Before the word “COVID” entered our lexicon, a booming U.S. shale gas sector was forecast to bring a surplus of new Liquefied Natural Gas (LNG) supply onto the global market.
Then the world began locking down its economies, which brought historic low oil and gas prices as demand crashed. This meant that investment in LNG production and export facilities became less attractive. With demand in freefall, U.S.producers began questioning their investment timescales for new LNG export projects. Final investment decisions have been delayed on seven U.S. LNG projects, representing around 14 billion cubic feet per day of potential capacity.
But despite the negative impact of COVID-19, LNG’s market fundamentals have not changed. Demand from Asia, in particular, is expected to continue to grow, and trade demand for LNG is expected to rise by 3.4% each year on average to 2040.
This begs the question: what will happen to LNG prices when this continued demand growth from Asia comes up against tightening supply levels because of delayed decisions on U.S. export facilities?
Around two-thirds of expected growth in LNG demand in the next decade will come from the world’s fastest growing market for LNG imports – namely, China, India, Pakistan, and Bangladesh, a Wood Mackenzie report shows. However, China’s natural gas consumption is expected to grow at 4.2% in 2020 due to the pandemic, the slowest growth rate for five years.
“The coronavirus outbreak has had a major impact on China’s economic, societal, and energy development,” says a report by the oil and gas department at China’s National Energy Administration, according to Reuters.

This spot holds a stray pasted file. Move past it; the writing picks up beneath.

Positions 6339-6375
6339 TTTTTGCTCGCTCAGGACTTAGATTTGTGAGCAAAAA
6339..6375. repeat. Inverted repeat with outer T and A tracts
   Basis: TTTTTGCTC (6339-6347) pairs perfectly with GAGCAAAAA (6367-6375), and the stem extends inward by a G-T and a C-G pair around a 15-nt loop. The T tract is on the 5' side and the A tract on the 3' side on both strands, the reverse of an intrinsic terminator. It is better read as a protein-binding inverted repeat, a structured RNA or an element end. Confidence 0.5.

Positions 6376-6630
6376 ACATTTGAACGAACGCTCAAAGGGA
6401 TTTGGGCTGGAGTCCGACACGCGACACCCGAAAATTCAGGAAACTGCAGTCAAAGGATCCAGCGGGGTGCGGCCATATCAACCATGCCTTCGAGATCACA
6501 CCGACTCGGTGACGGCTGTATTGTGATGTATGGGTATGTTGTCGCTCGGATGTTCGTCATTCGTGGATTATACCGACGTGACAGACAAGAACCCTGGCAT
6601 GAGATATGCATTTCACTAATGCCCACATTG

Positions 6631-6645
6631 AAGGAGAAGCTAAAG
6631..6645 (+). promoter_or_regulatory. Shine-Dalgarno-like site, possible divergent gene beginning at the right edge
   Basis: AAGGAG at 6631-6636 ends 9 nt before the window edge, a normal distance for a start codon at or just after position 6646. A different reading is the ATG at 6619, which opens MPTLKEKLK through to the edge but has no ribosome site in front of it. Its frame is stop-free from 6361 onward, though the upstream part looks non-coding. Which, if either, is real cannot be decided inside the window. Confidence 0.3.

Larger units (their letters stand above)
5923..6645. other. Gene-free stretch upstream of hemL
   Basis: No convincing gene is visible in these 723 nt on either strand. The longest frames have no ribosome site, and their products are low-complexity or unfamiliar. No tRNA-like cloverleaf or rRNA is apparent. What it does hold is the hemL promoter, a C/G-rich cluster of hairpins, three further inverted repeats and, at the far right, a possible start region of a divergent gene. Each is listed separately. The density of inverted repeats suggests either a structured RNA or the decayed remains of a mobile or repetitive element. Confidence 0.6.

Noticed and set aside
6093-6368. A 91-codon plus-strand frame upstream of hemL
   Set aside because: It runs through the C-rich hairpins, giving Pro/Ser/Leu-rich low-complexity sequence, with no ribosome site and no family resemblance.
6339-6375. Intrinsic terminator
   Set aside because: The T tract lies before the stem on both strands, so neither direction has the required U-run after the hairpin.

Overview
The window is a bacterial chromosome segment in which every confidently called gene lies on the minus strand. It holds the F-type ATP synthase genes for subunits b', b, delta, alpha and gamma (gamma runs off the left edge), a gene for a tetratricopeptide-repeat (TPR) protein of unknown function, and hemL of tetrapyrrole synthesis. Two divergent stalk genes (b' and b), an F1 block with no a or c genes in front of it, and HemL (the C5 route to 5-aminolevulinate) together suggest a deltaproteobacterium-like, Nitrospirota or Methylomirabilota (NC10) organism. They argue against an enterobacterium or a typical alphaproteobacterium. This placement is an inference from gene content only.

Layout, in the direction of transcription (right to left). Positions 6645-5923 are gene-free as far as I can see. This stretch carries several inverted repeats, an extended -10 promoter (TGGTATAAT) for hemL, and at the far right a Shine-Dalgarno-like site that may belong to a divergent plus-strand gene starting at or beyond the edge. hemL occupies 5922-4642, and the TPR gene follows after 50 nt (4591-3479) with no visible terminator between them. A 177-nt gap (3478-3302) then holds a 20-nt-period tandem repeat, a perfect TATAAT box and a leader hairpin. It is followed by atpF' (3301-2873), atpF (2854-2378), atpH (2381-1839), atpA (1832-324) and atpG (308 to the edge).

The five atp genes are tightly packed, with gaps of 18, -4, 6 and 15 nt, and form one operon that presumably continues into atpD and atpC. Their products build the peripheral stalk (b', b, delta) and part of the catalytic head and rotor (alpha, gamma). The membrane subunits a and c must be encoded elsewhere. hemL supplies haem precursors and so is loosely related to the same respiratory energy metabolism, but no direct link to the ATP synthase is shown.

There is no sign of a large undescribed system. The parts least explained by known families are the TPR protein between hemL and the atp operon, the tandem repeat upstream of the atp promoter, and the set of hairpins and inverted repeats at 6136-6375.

“Consequently, the growth rate of the demand for natural gas has been suppressed significantly.”
However, even at a mere 4.2% growth, China will still be the biggest importer of LNG. Alongside China, India is expected to dominate Asia’s LNG regasification capacity additions in the coming years, accounting for 60% of the region’s total between 2020 and 2024 − indicating buoyant demand growth.
Asia’s developing economies also look set to increase their energy demand, and low natural gas prices could challenge coal’s dominance as fuel for power generation.
Demand from the rapidly expanding economies of the Asia-Pacific region could be a driving force to generate momentum for a worldwide economic recovery from the effects of the pandemic.
The Power of LNG
So what does this mean for the future of LNG?
While the global response to COVID-19 has impacted short-term demand, expectations are that this is a blip on an otherwise positive, long-term outlook.
Natural gas demand is predicted to fall by around 3% in 2020, then make a robust recovery, according to the International Energy Agency.
“LNG is, and will remain, a high-growth industry based on a growing economy worldwide, particularly in Asia, with a desire for secure, affordable, and cleaner-burning fuels,” Douglas Wharton, vice president of Cheniere Marketing, told the Gastech industry event which was held virtually in 2020.
The decision by U.S. producers to delay new export facilities is understandable given the circumstances, but would also appear to be short-sighted. The industry can only hope that, while the prospect of supply-and-demand forces conspiring to inflate LNG prices in the short-term is very real, it will only be a matter of time before market forces encourage natural gas suppliers to get investment flowing again.
Johnny Wood has been a journalist for over 15 years working in different parts of the world – Asia, Europe, and the Middle East. As well as an accomplished features writer he has edited several prestigious lifestyle magazines and corporate publications.